Judson University welcomed trustees, former faculty, and volunteer service groups to the campus for the 60th annual Founders’ Day on October 21. Throughout the day’s celebration, the leadership of the University honored those who helped to establish Judson College in 1963.
Judson began as an undergraduate college in 1913 as part of Northern Baptist Theological Seminary. The university was named for Adoniram Judson, the first Protestant missionary sent from North America to preach in Burma. Judson established its Elgin location in 1963 and was renamed a university in 2007.
Judson’s Founders’ Day events began with a breakfast meeting of the Fox Valley Spiritual Council. Following the breakfast, Judson’s guests and trustees attended the Founders’ Day chapel.
The chapel presentation from Rev. Huron Claus, pastor, and president of CHIEF Inc., a nonprofit organization dedicated to bringing the gospel to Native American People. Rev. Claus is a fifth-generation follower of Jesus Christ. He comes from the Mohawk/Kiowa tribes of New York and Oklahoma. The Claus Indian family has ministered through evangelism and music in Native communities and villages across North, Central, and South America. During Chapel, Claus recounted the biblical stories of Moses, Daniel, and the Apostle Paul as examples of leadership traits he encouraged students to develop. Each of these leaders, Claus said, demonstrated how to overcome personal concerns and self-perceived shortfalls by relying on their relationship with God to carry out God’s larger mission.
“God is calling us to be leaders whether it is in the church, in our communities, or in our homes,” Rev. Claus concluded. “I pray that God will fill you with his Holy Spirit.”
During the Chapel presentation, Judson President Gene Crume also awarded Dr. Thomas C. Meredith with the Honorary Degree of Doctor of Law in recognition of his service to higher education. Dr. Meredith was a university president and head of three university systems. Most recently he served as Commissioner of Higher Education for Mississippi’s university system of eight universities. In January 2002, he was appointed chancellor of the University System of Georgia, responsible for the state’s 34 public colleges and universities. Prior to this appointment, he served as chancellor of the University of Alabama System, as well as president and professor of education at Western Kentucky University. He also was a vice chancellor at the University of Mississippi. He began his career as a high school teacher and later served as a high school principal.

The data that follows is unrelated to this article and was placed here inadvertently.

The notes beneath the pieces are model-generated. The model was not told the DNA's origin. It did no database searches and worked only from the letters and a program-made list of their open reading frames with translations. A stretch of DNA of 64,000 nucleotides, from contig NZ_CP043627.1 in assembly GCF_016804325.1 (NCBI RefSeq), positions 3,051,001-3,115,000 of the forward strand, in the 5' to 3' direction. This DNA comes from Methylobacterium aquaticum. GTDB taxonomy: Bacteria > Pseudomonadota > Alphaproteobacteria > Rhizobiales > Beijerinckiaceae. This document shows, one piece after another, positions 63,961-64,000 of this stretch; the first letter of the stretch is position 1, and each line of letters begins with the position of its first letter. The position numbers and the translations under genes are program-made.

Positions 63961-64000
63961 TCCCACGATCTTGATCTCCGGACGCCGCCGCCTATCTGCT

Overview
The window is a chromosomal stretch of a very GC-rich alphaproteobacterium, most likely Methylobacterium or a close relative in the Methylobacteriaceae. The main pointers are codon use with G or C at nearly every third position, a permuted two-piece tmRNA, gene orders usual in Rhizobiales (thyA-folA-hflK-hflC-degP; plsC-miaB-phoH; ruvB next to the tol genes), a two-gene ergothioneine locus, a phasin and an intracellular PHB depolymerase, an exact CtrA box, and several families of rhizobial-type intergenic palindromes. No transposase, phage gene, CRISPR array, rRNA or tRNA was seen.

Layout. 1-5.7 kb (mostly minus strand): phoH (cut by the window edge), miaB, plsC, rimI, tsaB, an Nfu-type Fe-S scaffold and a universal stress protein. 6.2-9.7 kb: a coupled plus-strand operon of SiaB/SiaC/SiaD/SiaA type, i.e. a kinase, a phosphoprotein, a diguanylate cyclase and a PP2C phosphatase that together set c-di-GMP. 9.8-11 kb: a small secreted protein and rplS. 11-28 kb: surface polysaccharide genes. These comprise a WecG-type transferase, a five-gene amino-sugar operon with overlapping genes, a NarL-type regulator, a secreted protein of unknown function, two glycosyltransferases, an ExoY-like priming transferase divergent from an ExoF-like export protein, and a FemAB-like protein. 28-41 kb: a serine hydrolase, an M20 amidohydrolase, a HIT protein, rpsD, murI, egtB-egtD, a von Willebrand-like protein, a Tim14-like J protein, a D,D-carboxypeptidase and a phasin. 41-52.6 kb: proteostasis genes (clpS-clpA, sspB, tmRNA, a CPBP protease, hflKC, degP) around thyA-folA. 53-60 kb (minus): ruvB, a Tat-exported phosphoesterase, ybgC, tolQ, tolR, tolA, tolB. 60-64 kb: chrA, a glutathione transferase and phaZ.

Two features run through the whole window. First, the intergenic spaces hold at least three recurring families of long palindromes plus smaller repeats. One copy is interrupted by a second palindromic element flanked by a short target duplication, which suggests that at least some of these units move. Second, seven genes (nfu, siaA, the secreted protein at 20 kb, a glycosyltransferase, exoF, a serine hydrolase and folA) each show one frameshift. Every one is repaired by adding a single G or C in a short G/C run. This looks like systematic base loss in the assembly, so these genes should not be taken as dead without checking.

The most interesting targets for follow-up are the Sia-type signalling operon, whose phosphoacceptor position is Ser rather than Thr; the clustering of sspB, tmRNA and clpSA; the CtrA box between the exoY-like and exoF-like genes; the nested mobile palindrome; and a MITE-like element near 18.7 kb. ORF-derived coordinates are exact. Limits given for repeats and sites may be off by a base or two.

Go to Judson’s YouTube page to see a full recording of Judson’s Founders’ Day Chapel.
Golden Eagle Award Recognizes Devlin Donaldson
Following Chapel, Founders’ Day guests attended a private luncheon and heard Judson President Gene Crume share ways that Judson celebrated Founders’ Day and Baptist heritage week. Dr. Crume also recognized the work of Devlin Donaldson ‘79 with the Golden Eagle Award for his dedication and service to the university. The Golden Eagle Award is the university’s highest service award.
Donaldson recognized the many attendees who were faculty and friends he met while he attended Judson. He said that these individuals and many others have become lifelong mentors and partners throughout his life. Despite its small size and unassuming campus, Donaldson thought that attending Judson was one of the best decisions he has made in his life. “This was really a place of community,” said Donaldson, as he reminisced about attending college at Judson in the early 80s. Through connecting and interacting with faculty and staff, many of whom lived behind the campus, as well as experiencing the tragic passing of two students just weeks after starting his freshman year, Donaldson called his time at Judson special and life-changing.
“I could go on and on; a liberal arts education is so important. … This university didn’t just teach me what to do, it taught me how to think,” Donaldson said. “Whatever modest leadership skills I’ve had, I gained while I was here.”
Donaldson graduated in 1979 with a degree in Human Relations from Judson University. He has a decades-long career of vision, breakthrough ideas, high impact, and leadership experience in both the not-for-profit and for-profit worlds. After earning his master’s degree from Trinity Evangelical Divinity School, he joined Compassion International where he led the development of Compassion’s music artist program and its sponsor ministry division. He reorganized several large segments of the ministry and served on the President’s cabinet as Director of Marketing and Development. In 2001, Donaldson and his business partner founded The Elevation Group, a Growth Consulting firm based in Colorado Springs. From 2015-2018, Donaldson returned to serve at his alma mater, Judson University, as Senior Vice President of External Relations. He led projects focused on donor development, including providing leadership for the World Leaders Forum and the WLF Inspirational Series.
In July of 2018, Donaldson returned to his roots, accepting the position of President/CEO of VisionTrust International where he currently serves. A small child development organization in Colorado Springs, VisionTrust operates in 11 countries helping over 10,000 children. Donaldson lives in Colorado Springs with his wife, Carol.